January 23, 2022

Infiltrators – climbing the Israeli wall to get to work #EIFF #Palestine

It doesn’t matter which side of the Palestine/Israel mess you are on, there’s something wrong when people are having to use home-made ladders to climb over a seven metre high wall in order to get to work. They are taking the risks of getting caught, shot, falling or getting ripped on barbed wire to visit family, go to hospital or as part of their commute. It puts the fact that you sometimes have to stand on the 7.29 to Victoria in perspective.

Owing to the illegal nature of what the participants are involved in this isn’t a documentary built of talking heads. There are a few talking feet and talking knees, and an awful lot of talking denim. But faces are generally kept hidden. This depersonalises the experience but does give an immediacy and sense of the risks being taken to get over or under the barrier.

What Infiltrators isn’t is a balanced BBC documentary that interviews professors on both sides of the question, looks at the history and strokes its chin for 60 minutes. It is composed of handheld footage taken by director Khaled Jarrar with the groups of Palestinians trying to get over the wall into Jerusalem. Some of them used to walk every day across the land where the wall now is. Their lives have clearly been ruined, families have been divided to the extent that a mother and daughter who can no longer meet were shown gratefully touching fingers under a section of the wall.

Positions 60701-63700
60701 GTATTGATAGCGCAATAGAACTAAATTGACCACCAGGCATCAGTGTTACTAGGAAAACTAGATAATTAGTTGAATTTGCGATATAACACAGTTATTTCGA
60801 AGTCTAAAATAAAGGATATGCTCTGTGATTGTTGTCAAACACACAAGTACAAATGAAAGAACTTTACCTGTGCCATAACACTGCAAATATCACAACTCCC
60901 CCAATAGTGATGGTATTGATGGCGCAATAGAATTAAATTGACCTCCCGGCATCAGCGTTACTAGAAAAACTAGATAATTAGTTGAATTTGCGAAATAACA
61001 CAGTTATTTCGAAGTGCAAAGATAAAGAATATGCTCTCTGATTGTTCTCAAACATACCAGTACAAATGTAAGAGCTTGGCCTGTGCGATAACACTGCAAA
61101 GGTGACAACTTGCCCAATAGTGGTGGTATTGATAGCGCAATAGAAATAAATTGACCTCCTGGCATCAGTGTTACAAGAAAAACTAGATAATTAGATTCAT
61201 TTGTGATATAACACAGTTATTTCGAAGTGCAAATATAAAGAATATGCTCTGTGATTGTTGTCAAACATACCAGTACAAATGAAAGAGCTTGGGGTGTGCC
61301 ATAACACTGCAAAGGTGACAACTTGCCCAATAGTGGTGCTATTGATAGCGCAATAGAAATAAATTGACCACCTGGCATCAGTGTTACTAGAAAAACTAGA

This documentary has no voice over and no inter-titles. There is no attempt to set the film in any context. We watch, uncertain exactly what we are watching or why the people are making these hair-raising attempts to get into Israel. Often a film is stronger when the images are left to speak for themselves, but I think that Infiltrators would have been more powerful if it had described some of the participants,  explained what they were trying to achieve and why they were making the crossing. Also, Infiltrators is not a good name for this film. Technically these people could be called infiltrators, but the word has military/espionage overtones that are unhelpful here.

Director Khaled Jarrar trained at the International Academy of Art in Palestine. He is a visual artist and activist as well as a filmmaker, working with photography, video and performance. With Infiltrators he has created a film that records an almost intolerable daily life.  The footage is generally poor quality and often out of focus. However this film is all about the content. You don’t need carefully positioned lighting and perfect sound when you are filming a soldier kicking an unarmed man in the head.


Palestine, UAE, Lebanon


70 mins

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